Monday, August 30, 2010

Shorebird Banding

To avoid picture overload in the cannon netting post, I’ve decided to put a bunch of pictures of banding godwits and Whimbrels in a separate post. Enjoy!

A series of godwit flags prior to putting them out on birds. We used up all of these flags in a single catch, and then some. Prior to each catch, we always made sure we had at least 200 flags ready, just in case it was a big catch.

The first thing that we do after we've caught a bird is put the standard aluminum band on their right leg.

The next step is to attach the color band and the alpha flag. The flag goes on the left leg of the bird. In these photos, a godwit (top) and a Whimbrel (bottom) get their respective flags. The flags are glued shut to make sure they don't fall off the birds.

The next thing we check for on birds is we measure their wing length, and also age birds based on their plumage and molt. In these pictures, we are checking the wing molt of an adult godwit (top) and a juvenile Whimbrel (bottom).

Bill length and total head length are also measured with calipers, in addition to the length of their tarsus (leg). These measurements can help to sex birds (females have longer bills than males). The final measurement that we take from birds is their mass. Mass can also help us to sex the birds, as females are again heavier than males.

While we mostly caught our target species while netting, we caught a few gulls with one capture. In one particular netting, we caught a Franklin's Gull (above) and a Brown-hooded Gull (bottom). The Brown-hooded Gull is a first year bird, and does not have a complete brown hood.

Monday, August 23, 2010

New Wood-Warbler Taxonomy

ResearchBlogging.orgThe July issue of The Auk contained the AOU North American Checklist Committee's 51st supplement to the AOU checklist (pdf), a variety of splits and changes to taxonomy at the genus level and higher. Sibley handily summarizes the name changes to North American species, and Michael Retter reviews the whole supplement, and I'm sure it has been plastered elsewhere on the blogosphere by now so I am not going into a full review here (plus, I blogged about one of the splits two years ago - everyone else is late to the party). Instead, I'm breaking my long self-imposed blog exile to talk about warblers. Actually, mostly about warbler names.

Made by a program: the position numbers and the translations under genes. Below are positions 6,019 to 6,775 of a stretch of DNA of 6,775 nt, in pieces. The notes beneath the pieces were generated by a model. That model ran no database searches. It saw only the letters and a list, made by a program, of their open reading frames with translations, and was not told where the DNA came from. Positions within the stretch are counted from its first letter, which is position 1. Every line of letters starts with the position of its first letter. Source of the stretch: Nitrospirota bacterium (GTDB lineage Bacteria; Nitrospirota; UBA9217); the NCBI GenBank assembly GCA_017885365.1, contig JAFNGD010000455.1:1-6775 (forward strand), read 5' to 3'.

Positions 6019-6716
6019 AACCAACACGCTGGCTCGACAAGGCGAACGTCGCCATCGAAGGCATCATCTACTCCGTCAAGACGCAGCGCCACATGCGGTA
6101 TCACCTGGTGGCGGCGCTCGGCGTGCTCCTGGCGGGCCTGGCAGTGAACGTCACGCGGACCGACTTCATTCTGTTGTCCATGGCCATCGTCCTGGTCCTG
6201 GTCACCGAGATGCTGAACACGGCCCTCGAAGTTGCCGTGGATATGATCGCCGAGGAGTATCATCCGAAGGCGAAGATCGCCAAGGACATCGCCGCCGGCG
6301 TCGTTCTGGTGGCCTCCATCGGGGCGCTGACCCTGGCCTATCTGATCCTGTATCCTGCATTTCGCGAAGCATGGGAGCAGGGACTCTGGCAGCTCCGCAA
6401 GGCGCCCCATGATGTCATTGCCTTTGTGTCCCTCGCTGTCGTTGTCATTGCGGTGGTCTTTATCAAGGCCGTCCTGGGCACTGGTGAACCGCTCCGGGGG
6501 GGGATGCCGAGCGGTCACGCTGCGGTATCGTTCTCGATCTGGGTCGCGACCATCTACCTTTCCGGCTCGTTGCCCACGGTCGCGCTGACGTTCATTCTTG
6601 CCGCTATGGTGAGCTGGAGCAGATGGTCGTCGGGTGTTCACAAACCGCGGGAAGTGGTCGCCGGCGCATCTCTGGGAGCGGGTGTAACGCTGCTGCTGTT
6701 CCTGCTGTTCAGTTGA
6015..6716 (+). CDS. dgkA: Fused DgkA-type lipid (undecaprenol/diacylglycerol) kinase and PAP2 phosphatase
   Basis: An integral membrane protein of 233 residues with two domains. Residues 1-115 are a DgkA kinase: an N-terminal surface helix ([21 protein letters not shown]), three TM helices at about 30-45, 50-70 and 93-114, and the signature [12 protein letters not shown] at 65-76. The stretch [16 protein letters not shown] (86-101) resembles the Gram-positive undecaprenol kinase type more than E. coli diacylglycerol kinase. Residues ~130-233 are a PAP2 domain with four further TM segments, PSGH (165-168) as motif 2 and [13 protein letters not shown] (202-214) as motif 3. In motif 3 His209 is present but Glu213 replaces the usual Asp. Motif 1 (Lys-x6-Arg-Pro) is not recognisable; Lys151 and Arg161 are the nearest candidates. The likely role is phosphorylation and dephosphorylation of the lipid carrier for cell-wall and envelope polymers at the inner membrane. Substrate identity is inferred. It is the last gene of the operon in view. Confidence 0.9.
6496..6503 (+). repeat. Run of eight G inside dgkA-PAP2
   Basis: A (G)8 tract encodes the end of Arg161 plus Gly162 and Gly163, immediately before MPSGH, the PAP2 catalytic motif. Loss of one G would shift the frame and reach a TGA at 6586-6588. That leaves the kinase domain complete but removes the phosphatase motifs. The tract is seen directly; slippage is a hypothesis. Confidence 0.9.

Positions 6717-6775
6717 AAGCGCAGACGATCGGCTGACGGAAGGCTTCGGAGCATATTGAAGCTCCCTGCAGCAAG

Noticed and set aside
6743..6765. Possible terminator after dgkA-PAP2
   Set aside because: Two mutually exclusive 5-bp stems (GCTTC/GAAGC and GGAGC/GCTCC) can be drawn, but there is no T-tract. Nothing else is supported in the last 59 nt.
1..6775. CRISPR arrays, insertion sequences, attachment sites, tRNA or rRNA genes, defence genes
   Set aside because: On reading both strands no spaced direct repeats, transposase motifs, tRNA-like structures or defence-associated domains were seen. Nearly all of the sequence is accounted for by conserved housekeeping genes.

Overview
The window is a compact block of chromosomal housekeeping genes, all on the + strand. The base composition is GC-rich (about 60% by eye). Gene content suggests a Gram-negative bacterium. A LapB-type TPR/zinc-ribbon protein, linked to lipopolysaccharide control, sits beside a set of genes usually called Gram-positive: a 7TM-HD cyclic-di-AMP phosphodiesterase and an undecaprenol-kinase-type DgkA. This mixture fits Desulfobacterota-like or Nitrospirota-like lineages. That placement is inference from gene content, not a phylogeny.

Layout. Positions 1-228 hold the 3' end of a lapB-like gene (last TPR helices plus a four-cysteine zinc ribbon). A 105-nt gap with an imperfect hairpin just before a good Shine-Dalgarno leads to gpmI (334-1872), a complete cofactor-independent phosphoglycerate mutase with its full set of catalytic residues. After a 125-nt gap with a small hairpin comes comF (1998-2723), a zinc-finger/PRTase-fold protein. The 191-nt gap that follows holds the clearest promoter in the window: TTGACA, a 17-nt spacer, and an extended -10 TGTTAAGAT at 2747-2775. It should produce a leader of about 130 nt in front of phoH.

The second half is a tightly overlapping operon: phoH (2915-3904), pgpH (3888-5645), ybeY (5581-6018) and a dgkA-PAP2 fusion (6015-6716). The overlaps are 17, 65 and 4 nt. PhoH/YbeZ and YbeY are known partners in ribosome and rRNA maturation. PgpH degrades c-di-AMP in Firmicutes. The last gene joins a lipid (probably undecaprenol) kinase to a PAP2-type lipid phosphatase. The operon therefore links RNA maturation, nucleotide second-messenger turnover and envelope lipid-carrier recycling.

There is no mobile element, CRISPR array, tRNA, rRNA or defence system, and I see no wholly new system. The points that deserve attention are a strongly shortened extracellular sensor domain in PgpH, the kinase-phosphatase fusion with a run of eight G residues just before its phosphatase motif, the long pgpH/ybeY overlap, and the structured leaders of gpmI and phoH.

The 51st supplement makes two changes to genera in New World wood-warblers (Parulidae): the waterthrushes are split from the Ovenbird (Seiurus) and placed in a new genus, Parkesia, and most of the genus Vermivora is split and removed into a new genus, Oreothlypis . These changes are based on results that have been in the phylogenetic literature for some years now, but have not resulted in comprehensive taxonomic updates. While Klein et al. (2004) presented a phylogeny for the family and documented many problems with generic limits, they did not present many taxonomic solutions and their sampling of the diversity of Central and South American Parulids was very slim. In general, while there have been several papers addressing phylogeny in the overall family (Klein et al 2004, Lovette and Hochachka 2006) and in certain groups (Dendroica: Lovette and Bermingham 1999; Myioborus - Perez-Eman 2005; Geothylpis and Oporornis - Escalante et al. 2009), a comprehesive phylogeny of the group with solid sampling of species (there are over 110 in the whole family) and a complete update of Parulid taxonomy has been lacking ... (drumroll)... until now.

Lovette et al. (2010) present a comprehensive picture of the evolution of the wood-warblers, sampling all but three species and addressing the phylogenetic analyses with a good array of loci and methods. Their main result is a phylogenetic hypothesis for comparative studies and a proposal for complete revision to generic boundaries. I just want to step through the warbler tree and possible taxonomic disagreements as a guide for when taxonomic authorities eventually get to addressing them.

Phylogeny of the Parulidae (Fig. 5 from Lovette et al. 2010) with proposed taxonomic changes. You'll definitely want to click to enlarge and read